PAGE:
History abounds on Islay, with standing stones and a stone circle showing the island was inhabited back in Neolithic times. Islay was later known as the Lordship of the Isles, and you can explore the enigmatic settlement at Finlaggan, which remains the most important archaeological site on the island, while a number of Celtic crosses can be found dotted around.

Islay is a wildlife paradise, with over 200 species of birds including oystercatchers, gannets, terns, and cormorants, as well as buzzards, Hen Harriers and even White-tailed Eagles. From the beaches, dolphins and basking sharks are sometimes spotted, and you might even see otters if you are patient.

Delve into the delights of the charming little town of Bowmore where there’s shops, an interesting round church, plus several cosy pubs and restaurants. It’s probably the only place in the world you can grab a Hebridean pizza – or ‘peat-za’ – topped with crab and lobster.

Arts and crafts abound in Bowmore, and you can visit potters, quilters and artists in their workshops. Visit Islay Woollen Mill, near Bridgend, which made tartan clothes for Mel Gibson in Braveheart, as well as Liam Neeson’s kilt in Rob Roy.

Of course, no trip to Islay would be complete without a visit to at least one of its famous distilleries. Bruichladdich, Laphroaig, Bunnahabhain, Ardbeg and Bowmore are among the best known.


Viking history on a Celtic island

Bring your camera and head out on deck as we sail in to Douglas – the scenic approach is not to be missed! We pull up alongside the capital of the Isle of Man, a quirky island that’s full of character. Learn about the island’s Celtic and Viking heritage, trace its development as a Victorian tourist resort, or discover its stunning rugged coastline.

In recognition of its diverse marine and coastal ecosystems, and socio-economic characteristics, the Isle of Man has been designated a UNESCO Biosphere Reserve, ‘a learning place for sustainable development’. Discover the geology, marine life and maritime history of its shorelines on the island’s three Blueways Trails.

The island is a treat for railway and motorsport enthusiasts. Every year, the island becomes a mecca for motorcyclists, as hosts of the TT races. You can hop on board an historic steam train, a vintage electric tram, or horse-drawn tram. Or visit the local Motor Museum and Motorcycle Museum.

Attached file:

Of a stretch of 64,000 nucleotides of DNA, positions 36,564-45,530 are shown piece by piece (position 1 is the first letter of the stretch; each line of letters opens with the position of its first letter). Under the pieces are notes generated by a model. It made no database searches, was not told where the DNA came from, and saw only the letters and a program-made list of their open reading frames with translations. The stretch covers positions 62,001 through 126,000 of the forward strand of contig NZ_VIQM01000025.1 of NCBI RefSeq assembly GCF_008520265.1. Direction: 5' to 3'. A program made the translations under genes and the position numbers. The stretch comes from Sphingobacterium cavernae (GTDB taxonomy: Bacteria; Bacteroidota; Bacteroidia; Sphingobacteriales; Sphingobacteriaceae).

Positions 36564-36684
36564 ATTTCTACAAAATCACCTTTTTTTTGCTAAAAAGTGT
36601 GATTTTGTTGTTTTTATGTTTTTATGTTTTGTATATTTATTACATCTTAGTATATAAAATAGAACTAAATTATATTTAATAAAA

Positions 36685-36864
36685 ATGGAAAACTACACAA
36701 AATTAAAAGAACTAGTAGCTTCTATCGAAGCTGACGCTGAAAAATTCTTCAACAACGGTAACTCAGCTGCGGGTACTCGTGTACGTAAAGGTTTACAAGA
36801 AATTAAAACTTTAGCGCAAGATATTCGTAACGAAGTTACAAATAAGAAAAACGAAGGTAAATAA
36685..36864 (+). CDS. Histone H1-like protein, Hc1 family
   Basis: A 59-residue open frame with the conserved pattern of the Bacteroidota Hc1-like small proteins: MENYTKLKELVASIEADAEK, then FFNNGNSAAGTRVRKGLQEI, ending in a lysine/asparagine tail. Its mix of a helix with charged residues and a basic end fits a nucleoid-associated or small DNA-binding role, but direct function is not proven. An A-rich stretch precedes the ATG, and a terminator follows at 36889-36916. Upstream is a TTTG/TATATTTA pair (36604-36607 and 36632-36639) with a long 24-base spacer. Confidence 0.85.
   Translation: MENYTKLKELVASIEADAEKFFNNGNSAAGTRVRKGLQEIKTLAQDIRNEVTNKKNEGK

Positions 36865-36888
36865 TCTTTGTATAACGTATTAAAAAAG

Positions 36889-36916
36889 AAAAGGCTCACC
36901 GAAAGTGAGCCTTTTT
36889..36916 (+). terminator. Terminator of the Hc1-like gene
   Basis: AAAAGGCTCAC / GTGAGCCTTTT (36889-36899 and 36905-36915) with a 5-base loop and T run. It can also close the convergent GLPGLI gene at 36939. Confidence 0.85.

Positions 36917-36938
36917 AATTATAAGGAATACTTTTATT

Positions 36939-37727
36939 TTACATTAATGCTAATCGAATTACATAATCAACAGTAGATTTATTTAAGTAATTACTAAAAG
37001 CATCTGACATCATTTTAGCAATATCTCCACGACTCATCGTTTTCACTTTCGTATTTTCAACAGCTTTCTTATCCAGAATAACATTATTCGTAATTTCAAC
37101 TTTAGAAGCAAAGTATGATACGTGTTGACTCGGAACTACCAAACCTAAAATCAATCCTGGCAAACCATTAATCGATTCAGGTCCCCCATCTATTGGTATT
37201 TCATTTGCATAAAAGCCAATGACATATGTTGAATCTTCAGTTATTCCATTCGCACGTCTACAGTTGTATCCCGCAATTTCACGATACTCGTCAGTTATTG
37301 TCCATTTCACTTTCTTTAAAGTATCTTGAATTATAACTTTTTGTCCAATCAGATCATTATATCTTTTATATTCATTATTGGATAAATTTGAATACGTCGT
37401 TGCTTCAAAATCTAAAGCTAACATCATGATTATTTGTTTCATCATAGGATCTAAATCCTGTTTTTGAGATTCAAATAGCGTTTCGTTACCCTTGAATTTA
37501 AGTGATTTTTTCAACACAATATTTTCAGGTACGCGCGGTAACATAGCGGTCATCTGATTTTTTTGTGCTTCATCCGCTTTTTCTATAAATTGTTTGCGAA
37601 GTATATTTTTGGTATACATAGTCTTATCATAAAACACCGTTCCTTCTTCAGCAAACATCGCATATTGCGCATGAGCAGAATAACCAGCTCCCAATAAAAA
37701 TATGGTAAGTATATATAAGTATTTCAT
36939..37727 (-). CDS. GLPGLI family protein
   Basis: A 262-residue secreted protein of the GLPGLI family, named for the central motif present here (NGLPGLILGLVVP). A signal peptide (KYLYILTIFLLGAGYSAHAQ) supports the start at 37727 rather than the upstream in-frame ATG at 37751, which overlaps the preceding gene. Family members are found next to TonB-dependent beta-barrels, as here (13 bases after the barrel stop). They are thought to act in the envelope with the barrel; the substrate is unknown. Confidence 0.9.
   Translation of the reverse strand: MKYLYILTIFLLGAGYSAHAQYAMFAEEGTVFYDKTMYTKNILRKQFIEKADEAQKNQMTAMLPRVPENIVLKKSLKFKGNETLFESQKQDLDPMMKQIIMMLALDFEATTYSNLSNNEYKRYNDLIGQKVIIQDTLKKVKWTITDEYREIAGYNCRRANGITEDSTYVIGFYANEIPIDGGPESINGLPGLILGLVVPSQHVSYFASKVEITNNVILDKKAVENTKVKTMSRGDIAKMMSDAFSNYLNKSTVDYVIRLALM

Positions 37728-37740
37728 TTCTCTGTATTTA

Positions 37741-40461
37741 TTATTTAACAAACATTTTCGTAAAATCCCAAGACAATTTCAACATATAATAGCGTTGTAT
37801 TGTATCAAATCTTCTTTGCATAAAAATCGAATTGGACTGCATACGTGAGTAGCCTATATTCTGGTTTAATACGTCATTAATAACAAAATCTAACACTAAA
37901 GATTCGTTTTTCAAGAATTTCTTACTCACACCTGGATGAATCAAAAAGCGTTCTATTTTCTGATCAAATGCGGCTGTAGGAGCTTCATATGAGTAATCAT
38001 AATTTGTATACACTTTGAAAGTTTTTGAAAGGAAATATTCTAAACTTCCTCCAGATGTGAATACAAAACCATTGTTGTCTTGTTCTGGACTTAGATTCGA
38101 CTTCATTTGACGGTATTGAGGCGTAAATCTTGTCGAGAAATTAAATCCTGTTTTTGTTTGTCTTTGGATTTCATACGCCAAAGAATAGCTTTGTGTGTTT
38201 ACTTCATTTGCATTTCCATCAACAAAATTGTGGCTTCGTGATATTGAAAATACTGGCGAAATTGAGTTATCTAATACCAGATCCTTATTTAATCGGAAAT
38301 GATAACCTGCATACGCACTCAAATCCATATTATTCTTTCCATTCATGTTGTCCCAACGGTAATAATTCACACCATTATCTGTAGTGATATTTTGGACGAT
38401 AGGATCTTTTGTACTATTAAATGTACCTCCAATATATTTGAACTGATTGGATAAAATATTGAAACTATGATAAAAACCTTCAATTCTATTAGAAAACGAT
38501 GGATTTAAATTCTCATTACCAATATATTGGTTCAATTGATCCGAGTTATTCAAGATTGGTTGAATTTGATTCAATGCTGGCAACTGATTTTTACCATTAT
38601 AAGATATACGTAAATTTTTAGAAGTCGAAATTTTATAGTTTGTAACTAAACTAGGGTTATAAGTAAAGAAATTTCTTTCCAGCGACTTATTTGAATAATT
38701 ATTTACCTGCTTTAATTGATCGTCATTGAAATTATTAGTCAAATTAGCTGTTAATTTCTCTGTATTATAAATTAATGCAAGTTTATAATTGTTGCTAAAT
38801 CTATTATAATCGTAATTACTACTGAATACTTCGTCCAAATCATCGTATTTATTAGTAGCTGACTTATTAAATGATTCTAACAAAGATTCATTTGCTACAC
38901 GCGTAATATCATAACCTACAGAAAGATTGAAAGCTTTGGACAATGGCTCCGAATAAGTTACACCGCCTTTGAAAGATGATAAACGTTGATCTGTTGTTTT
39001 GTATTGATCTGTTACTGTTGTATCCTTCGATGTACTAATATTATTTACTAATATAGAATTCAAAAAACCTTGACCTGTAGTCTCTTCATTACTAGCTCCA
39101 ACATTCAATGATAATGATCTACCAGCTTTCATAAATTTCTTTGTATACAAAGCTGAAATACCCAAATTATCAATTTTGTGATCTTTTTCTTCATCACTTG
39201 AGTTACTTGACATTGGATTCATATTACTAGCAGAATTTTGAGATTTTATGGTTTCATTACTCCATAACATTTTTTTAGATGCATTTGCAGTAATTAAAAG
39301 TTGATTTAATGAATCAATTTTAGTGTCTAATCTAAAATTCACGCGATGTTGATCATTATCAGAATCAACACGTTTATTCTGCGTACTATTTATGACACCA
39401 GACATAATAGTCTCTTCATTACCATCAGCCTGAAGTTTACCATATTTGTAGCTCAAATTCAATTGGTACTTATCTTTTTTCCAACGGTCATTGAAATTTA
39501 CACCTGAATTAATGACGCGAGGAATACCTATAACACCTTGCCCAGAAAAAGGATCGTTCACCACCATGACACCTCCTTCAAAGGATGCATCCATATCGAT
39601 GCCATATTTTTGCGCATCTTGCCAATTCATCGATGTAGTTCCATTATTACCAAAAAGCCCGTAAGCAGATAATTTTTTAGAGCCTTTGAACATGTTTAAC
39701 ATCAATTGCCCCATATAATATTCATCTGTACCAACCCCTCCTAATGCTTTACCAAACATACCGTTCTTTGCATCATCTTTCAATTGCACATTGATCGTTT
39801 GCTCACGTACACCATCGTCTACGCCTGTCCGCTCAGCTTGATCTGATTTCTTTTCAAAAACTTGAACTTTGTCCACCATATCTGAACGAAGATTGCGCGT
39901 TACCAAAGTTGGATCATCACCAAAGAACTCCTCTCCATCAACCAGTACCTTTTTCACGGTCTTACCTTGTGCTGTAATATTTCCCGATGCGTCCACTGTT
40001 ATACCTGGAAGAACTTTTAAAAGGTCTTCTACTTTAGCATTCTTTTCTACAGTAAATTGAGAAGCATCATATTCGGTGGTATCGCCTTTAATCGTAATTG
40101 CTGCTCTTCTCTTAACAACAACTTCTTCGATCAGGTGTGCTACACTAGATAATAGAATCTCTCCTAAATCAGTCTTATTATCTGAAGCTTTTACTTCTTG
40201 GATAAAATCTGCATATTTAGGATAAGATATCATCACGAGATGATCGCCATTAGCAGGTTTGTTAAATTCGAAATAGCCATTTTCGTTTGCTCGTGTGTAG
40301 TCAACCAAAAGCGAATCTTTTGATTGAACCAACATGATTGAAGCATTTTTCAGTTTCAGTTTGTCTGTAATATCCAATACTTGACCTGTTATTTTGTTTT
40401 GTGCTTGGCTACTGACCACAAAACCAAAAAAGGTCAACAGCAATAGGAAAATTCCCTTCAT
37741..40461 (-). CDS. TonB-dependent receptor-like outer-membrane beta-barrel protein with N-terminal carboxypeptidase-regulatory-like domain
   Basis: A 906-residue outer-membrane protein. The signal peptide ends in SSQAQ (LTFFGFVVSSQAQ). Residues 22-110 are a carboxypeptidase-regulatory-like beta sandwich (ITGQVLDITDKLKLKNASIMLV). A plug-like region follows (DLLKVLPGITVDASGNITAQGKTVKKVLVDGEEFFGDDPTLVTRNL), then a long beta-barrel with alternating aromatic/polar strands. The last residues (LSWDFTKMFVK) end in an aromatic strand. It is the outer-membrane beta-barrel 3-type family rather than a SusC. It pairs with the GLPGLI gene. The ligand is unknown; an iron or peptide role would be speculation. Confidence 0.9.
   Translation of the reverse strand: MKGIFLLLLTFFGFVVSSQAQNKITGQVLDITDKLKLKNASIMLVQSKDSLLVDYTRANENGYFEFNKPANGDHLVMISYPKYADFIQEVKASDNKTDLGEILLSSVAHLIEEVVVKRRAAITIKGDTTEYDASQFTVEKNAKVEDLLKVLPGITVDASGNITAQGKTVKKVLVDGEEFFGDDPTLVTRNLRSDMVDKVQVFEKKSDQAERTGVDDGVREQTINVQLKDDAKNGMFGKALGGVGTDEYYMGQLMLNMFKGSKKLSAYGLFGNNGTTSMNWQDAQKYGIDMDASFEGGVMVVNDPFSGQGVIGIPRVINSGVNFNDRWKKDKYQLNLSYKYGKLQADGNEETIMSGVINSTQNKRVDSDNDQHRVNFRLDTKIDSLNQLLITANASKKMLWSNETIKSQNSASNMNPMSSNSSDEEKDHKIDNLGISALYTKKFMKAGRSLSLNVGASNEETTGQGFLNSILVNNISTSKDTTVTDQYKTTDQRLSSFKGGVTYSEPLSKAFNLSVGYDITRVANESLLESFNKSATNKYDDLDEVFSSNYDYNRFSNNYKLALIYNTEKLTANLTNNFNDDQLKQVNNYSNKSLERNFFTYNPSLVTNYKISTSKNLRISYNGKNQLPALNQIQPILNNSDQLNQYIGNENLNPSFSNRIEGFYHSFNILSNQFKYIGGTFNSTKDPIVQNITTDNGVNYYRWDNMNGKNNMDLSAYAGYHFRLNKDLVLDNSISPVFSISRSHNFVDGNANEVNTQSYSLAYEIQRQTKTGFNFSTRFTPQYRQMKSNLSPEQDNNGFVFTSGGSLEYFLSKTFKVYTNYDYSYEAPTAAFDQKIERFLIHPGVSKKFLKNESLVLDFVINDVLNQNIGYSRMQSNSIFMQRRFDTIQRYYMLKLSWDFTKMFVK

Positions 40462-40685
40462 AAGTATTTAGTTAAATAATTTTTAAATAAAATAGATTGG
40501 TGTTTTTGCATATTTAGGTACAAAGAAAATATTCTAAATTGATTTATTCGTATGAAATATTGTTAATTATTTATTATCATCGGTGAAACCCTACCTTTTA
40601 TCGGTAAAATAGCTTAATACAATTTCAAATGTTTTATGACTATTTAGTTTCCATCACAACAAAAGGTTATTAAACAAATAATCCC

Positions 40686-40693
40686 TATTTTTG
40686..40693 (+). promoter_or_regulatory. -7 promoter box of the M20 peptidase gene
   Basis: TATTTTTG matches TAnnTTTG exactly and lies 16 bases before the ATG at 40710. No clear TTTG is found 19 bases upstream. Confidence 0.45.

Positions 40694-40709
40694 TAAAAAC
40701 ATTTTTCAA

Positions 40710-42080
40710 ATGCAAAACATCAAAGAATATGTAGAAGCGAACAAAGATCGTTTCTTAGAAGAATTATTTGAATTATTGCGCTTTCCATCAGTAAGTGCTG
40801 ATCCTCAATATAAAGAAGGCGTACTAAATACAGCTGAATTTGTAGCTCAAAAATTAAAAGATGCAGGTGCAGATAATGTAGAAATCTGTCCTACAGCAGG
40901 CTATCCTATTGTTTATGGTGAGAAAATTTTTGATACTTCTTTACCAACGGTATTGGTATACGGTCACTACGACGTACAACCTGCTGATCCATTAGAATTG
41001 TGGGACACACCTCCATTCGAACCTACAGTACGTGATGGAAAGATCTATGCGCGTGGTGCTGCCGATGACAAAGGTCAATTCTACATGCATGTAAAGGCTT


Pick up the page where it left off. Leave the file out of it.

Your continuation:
In Douglas, get an overview of the island’s history at the Manx Museum, enjoy a stroll through the town and local surrounds at your leisure, and pop into St Thomas’ Church to see the unique and colourful Nicholson Murals.

Nearby, the rocky outcrop of Douglas Head overlooking the harbour, has some of the best views of the island. Look for the Tower of Refuge in Douglas Bay, originally built as a sanctuary for shipwreck victims. Then visit the unusual Grand Union Camera Obscura, that’s been a tourist attraction since 1892.

Across the island from Douglas, you can visit the impressive Peel Castle. Originally, the stronghold of Viking King Magnus Barelegs in the 11th century, it was later run by Christian missionaries, and is rumoured to be haunted. From the castle, seals and basking sharks can occasionally be spotted.


Exploring the Isle of Anglesey

Holyhead is an ideal destination for us to explore the charm and history of North Wales, whether on foot or by car.  Enjoy a visit to Holyhead Breakwater Country Park with its wildlife and industrial exhibitions, lake Llyn Llwynog and explore the Rocky Coast.  Renowned for its lighthouse and large colonies of seabirds South Stack island is also home to the RSPB visitor centre in Ellins Tower.  Why not walk part of the Isle of Anglesey Coastal Path exploring the sea cliffs and enjoying magnificent views stretching across to Ireland.  Head back into the ancient town centre, built around Saint Cybi’s Church which dates back to 550AD and stands on the site of a Roman fort with the original fort wall still surrounding it.  Holyhead Maritime Museum, located at the oldest lifeboat station (dating back to 1858), showcases an enthralling maritime history and is amongst just some of the historical interest in this charming town.  Before heading back to the ship take a stroll around the town and be sure to enjoy some traditional Welsh cakes at one of the many local cafés.